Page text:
Liqueurs can be added too. Before baking, stir in 1 to 2 teaspoons of Irish Cream, Grand Marnier, Amaretto, or Kahlua. Sometimes the custard is topped with bittersweet grated chocolate before the sugar topping is applied.
Variations on top
The crème brûlée recipe is a classic and timeless one in many aspects. This well-liked dish can be altered in a variety of ways, from its precursor, the sweet custards of the Middle Ages, through the varieties of today.
A crème brûlée is, in essence, a smooth, creamy custard that has been covered with caramelized sugar. The kind of sugar or other topping used and how it is caramelized can change, though.
For dramatic effect, liquor is occasionally added to the topping and set on fire. Instead of using a blowtorch, you can set the custards on a baking sheet and broil the sugar coating for a few minutes.
For the topping, brown sugar may be used in favor of granulated sugar.
To torch or not to torch
The topping is best made using a kitchen torch, which makes the procedure quick and entertaining for dinner guests (though we advise rehearsing before doing it in front of an audience). Till the sugar melts to an even caramel crunch, keep the torch approximately 2 to 3 inches away from the surface.
If you don’t have a kitchen torch, you may either broil or grill the ramekins to caramelize the topping. This is not ideal, so be aware that you need keep a careful check on the desserts while they broil since they may easily turn from golden brown to burned.
Crème or the Flan
The best and most popular custard desserts nowadays are flan and crème brûlée. Some people mistakenly believe that these two are the same, yet there are really many distinctions between the two.
While crème brûlée is also created with vanilla extracts, sugar, egg yolks, and cream, flans are made with cream or milk, vanilla, and egg yolks. When it comes to preparation, the proportions of the same elements differ. Additionally, the toppings and coatings vary.
The toppings are where a flan and a crème brûlée makes the most difference. For instance, crème brûlée has a firm caramel coating formed by torching or broiling the sugar on top, but a flan has a soft caramel top layer. However, depending on the ethnic origin of the dish, these toppings change. The greatest crème brûlée is served at the local French restaurant The Brentwood, which serves authentic French fare.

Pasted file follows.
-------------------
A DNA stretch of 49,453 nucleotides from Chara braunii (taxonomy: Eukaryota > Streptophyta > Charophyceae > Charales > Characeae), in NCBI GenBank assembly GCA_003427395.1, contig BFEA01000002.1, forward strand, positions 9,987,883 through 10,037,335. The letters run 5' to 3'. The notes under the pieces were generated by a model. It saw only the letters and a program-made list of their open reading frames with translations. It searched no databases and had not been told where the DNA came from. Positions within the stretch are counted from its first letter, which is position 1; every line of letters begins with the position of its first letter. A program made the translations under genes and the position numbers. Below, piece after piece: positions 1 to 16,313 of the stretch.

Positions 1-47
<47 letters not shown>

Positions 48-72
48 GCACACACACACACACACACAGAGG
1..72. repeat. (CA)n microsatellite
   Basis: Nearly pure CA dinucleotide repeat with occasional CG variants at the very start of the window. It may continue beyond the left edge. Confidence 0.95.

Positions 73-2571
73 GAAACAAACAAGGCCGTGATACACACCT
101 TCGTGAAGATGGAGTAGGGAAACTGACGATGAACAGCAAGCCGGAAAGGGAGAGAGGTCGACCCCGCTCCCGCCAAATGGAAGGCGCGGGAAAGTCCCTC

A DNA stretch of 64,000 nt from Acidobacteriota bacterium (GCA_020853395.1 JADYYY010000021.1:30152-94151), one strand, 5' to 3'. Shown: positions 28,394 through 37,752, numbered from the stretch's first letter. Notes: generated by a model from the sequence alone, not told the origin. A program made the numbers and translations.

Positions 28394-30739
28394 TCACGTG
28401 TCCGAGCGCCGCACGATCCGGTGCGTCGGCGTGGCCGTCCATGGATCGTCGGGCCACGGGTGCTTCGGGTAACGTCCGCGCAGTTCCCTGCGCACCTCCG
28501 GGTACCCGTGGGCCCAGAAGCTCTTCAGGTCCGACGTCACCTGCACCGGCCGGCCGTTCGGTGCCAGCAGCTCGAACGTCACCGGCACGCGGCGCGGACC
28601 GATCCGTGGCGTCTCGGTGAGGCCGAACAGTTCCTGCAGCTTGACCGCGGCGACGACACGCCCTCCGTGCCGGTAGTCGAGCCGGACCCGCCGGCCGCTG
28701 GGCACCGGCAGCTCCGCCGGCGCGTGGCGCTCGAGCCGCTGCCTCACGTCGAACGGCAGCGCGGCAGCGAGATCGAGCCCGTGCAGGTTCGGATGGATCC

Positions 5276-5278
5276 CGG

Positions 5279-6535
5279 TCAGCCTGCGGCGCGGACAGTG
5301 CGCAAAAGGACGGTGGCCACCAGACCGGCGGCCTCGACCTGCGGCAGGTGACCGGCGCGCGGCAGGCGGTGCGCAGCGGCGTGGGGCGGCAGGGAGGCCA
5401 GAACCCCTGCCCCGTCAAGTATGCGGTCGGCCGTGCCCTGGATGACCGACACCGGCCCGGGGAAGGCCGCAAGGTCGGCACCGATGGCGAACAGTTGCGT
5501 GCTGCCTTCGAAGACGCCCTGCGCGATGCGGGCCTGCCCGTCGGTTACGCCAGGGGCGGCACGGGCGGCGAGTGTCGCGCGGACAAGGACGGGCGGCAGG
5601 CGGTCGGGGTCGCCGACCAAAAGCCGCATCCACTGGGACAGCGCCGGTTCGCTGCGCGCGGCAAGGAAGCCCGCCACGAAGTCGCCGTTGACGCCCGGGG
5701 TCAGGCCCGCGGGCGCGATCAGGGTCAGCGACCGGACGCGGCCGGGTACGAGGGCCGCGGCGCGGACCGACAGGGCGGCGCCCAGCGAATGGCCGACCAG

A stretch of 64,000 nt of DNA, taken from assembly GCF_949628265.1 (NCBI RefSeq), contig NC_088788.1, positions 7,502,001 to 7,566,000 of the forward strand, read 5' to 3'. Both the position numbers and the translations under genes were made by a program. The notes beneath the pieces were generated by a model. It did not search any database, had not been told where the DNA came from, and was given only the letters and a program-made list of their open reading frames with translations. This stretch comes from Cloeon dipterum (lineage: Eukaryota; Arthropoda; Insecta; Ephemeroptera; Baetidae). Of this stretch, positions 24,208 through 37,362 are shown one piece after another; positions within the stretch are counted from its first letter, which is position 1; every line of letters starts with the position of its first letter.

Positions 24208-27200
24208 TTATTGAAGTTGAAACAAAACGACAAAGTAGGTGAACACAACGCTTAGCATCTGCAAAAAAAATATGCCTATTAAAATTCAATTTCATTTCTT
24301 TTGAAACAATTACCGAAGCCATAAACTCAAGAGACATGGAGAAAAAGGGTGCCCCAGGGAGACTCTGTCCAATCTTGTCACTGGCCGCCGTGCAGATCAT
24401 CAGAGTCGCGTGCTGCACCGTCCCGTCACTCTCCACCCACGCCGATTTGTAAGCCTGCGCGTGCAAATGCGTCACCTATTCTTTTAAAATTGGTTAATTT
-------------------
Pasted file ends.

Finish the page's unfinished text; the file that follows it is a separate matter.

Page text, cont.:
The issue of texture is another. There is a fine caramel coating on crème brûlée. It is cooked in a custard-like foundation with egg yolks, additional vanilla, and cream as its main ingredients. It is chilled before sugar is sprinkled on top and a torch is used to broil it, giving it a caramelized texture.
Egg yolks, vanilla, and cream or milk are used to make flans, which give the dish a coating of soft caramel. Its background has a significant impact on the texture. For instance, a Latin flan has a milky caramel syrup, but a European flan includes a topping of caramelized sugar.
Making the custard smooth
Starting with the custard and finishing with the sugar in two batches ensures a flawless surface for the sugar to be brûléed.
Your custard will have some froth on top after you have combined the cream and eggs. Once the custard has cooked, if you don’t skim the froth off the top, all those bubbles will explode and give your creme brulee a rough texture.
After straining the custard but before putting it into ramekins, skim the froth from the top.
Custard is done
The custard is done when you touch the side of the ramekin, it jiggles or wobbles consistently from edge to edge. It is not ripe if the sides jiggle and the middle sloshes somewhat. Another is when the custard slightly spring back after you softly touch its core and leave most of your finger’s surface unblemished. (It’s okay if you touch it too firmly and break through the surface; the custard will still look creamy below and set as it cools.) The top should appear shiny, and the color should be uniform and constant without any brown blotches.
Creme brulee is a delight to eat in all its contrasts. Part of the fun of eating is in delicately cracking the crunchy sugar surface with the edge of your spoon to reveal the soft custard underneath. Each bite will contain custard and a small amount of the crunchy topping as you dig in into the rameskins.
It’s possible that no one will ever discover who created crème brûlée or its origins. But everyone may agree that this mouthwatering dessert ought to be included in international cookbooks. Serve it at your next dinner party. It’s the perfect make-ahead dessert!